Although the green ringtail possum is sparsely distributed across its habitat, its populations are not severely threatened probably because it has evolved excellent camouflage characters and certain food preferences. The green appearance of this animal and its ball-like sleeping behavior cause the possums to nearly disappear among their leafy habitats. This discretion protects them from heavy predation. Also, this species has evolved feeding preferences for fig trees, which are eaten by very few other species and are not logged during deforestation. They are also very capable of surviving in marginal habitats. With all of these adaptations the green possum appears very well adapted to its environment.
Sarah Davis (author), University of Michigan-Ann Arbor, Bret Weinstein (editor), University of Michigan-Ann Arbor.
Living in Australia, New Zealand, Tasmania, New Guinea and associated islands.
young are born in a relatively underdeveloped state; they are unable to feed or care for themselves or locomote independently for a period of time after birth/hatching. In birds, naked and helpless after hatching.
- bilateral symmetry
having body symmetry such that the animal can be divided in one plane into two mirror-image halves. Animals with bilateral symmetry have dorsal and ventral sides, as well as anterior and posterior ends. Synapomorphy of the Bilateria.
uses smells or other chemicals to communicate
animals that use metabolically generated heat to regulate body temperature independently of ambient temperature. Endothermy is a synapomorphy of the Mammalia, although it may have arisen in a (now extinct) synapsid ancestor; the fossil record does not distinguish these possibilities. Convergent in birds.
- female parental care
parental care is carried out by females
union of egg and spermatozoan
an animal that mainly eats leaves.
An animal that eats mainly plants or parts of plants.
- internal fertilization
fertilization takes place within the female's body
having the capacity to move from one place to another.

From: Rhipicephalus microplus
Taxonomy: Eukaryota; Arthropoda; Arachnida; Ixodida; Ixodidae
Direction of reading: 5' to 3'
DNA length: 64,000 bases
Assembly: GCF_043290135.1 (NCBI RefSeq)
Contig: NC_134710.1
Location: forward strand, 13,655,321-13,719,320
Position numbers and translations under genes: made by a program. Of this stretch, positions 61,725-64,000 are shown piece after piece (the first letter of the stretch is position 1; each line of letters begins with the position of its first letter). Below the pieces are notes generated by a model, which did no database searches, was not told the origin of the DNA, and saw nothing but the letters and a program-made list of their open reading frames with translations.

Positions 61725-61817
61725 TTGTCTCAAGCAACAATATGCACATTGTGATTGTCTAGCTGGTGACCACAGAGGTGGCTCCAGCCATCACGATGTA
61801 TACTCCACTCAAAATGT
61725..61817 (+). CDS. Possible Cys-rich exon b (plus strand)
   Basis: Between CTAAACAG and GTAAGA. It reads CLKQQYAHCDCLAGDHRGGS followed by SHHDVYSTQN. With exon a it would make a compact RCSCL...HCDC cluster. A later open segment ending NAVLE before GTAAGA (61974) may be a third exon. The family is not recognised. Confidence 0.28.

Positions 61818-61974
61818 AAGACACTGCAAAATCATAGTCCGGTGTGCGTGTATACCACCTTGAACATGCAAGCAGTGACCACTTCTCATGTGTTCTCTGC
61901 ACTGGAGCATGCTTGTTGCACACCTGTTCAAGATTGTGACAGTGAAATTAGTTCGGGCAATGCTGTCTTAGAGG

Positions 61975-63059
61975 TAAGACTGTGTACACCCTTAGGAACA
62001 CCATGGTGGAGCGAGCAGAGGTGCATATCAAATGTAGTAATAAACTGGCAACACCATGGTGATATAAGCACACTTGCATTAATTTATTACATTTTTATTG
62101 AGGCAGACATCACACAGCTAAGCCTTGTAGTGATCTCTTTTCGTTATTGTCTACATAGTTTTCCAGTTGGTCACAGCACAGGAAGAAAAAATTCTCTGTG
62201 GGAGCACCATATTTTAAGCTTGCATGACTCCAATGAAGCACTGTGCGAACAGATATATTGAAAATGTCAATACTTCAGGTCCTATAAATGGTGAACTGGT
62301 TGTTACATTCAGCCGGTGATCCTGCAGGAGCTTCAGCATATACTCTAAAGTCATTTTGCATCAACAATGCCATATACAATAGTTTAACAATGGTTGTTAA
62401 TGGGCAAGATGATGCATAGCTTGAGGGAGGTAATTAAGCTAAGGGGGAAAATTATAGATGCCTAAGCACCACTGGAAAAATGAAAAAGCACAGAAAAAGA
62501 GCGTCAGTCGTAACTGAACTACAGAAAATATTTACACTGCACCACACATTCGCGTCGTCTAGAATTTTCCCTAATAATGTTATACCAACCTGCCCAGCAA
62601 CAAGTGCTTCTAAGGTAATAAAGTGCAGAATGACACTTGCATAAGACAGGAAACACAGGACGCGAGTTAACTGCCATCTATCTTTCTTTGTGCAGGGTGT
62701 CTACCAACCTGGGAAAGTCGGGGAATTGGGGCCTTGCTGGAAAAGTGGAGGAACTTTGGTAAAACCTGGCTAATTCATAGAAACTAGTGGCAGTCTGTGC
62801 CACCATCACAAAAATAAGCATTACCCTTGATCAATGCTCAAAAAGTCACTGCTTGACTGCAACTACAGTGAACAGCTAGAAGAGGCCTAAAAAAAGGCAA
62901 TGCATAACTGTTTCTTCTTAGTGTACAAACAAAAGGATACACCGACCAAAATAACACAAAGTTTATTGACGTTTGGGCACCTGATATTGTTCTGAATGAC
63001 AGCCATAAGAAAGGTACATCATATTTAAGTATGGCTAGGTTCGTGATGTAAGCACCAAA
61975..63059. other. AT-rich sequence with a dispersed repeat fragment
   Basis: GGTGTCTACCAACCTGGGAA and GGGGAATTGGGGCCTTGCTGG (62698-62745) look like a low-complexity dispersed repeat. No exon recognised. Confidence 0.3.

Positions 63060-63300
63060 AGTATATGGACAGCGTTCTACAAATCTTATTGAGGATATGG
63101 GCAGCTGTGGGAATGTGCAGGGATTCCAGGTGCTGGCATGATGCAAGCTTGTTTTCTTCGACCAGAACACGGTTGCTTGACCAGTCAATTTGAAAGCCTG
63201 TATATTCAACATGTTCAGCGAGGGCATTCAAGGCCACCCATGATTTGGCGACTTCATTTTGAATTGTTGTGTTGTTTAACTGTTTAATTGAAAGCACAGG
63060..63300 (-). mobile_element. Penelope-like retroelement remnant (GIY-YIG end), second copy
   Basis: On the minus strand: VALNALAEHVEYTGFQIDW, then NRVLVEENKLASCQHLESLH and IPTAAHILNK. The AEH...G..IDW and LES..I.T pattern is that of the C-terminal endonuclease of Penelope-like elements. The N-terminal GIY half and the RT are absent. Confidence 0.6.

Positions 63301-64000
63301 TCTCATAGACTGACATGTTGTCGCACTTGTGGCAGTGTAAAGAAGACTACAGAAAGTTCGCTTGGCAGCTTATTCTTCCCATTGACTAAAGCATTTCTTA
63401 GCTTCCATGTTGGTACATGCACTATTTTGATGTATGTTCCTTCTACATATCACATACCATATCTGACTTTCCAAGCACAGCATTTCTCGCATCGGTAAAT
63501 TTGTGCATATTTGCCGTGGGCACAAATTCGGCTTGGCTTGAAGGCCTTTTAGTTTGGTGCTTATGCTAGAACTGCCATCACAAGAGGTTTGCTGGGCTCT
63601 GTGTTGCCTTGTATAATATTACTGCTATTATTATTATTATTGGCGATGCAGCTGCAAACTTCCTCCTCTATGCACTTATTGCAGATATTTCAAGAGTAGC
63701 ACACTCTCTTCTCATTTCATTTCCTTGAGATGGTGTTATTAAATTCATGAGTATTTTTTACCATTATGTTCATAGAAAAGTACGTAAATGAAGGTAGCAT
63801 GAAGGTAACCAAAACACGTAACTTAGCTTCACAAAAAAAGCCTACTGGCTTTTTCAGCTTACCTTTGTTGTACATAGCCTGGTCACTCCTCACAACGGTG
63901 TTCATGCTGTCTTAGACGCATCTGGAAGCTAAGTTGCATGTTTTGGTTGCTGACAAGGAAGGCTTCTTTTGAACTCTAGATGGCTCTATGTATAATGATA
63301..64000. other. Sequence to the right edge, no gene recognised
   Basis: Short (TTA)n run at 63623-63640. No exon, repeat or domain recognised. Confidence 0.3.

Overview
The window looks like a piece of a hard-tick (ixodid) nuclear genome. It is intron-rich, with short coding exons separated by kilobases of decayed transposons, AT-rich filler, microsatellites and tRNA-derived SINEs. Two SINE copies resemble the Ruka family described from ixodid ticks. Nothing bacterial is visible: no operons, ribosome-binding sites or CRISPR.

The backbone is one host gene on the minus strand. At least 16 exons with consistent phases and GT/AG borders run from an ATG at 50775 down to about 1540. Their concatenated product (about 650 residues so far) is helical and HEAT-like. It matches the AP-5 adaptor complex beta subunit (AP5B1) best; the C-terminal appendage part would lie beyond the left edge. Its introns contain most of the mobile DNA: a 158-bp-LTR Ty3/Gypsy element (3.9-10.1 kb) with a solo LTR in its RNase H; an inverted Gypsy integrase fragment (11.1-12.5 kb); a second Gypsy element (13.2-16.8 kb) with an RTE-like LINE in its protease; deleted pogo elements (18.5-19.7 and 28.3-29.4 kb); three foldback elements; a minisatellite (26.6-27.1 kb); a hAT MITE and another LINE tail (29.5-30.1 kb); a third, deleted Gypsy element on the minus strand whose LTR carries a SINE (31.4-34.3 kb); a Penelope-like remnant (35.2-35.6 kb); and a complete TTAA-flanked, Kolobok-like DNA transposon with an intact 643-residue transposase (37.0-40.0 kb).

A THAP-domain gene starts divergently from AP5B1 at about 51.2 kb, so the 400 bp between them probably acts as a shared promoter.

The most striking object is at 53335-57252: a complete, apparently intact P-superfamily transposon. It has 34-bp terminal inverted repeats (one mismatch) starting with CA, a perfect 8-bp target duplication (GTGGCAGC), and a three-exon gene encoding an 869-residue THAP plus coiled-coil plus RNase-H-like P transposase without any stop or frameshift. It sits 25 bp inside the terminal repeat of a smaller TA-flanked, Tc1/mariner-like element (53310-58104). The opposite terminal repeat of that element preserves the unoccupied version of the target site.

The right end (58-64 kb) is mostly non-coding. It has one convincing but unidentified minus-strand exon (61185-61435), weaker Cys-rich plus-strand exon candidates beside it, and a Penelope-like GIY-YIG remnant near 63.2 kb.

- native range
the area in which the animal is naturally found, the region in which it is endemic.
active during the night
rainforests, both temperate and tropical, are dominated by trees often forming a closed canopy with little light reaching the ground. Epiphytes and climbing plants are also abundant. Precipitation is typically not limiting, but may be somewhat seasonal.
reproduction that includes combining the genetic contribution of two individuals, a male and a female
uses touch to communicate
the region of the earth that surrounds the equator, from 23.5 degrees north to 23.5 degrees south.
reproduction in which fertilization and development take place within the female body and the developing embryo derives nourishment from the female.
- year-round breeding
breeding takes place throughout the year
"The Living Museum" (On-line). Accessed Oct 2001 at www.wettropics.gov.au.
Grzimek, B., U. Ganslosser. 1990. Grzimek's Encyclopedia of Mammals Volume 1. New York, New York: McGraw-Hill.
Laurance, W. Nov 1990. Comparative Responses of five Arboreal Marsupials to Tropical Forest Fragmentation. Journal of Mammalogy, 71: 641-653.
Myers, P. Sept 1999. "Animal Diversity Web - Pseudocheiridae" (On-line). Accessed Oct 2001 at animaldiversity.ummz.umich.edu.
Vaughn, T., J. Ryan, N. Czaplewski. 1965. Mammalogy. Fort Worth, TX: Saunder's College.
Winter, J., N. Goudberg. 1995. Mammals of Australian. Chatswood, New South Wales, Australia: Reeds Books.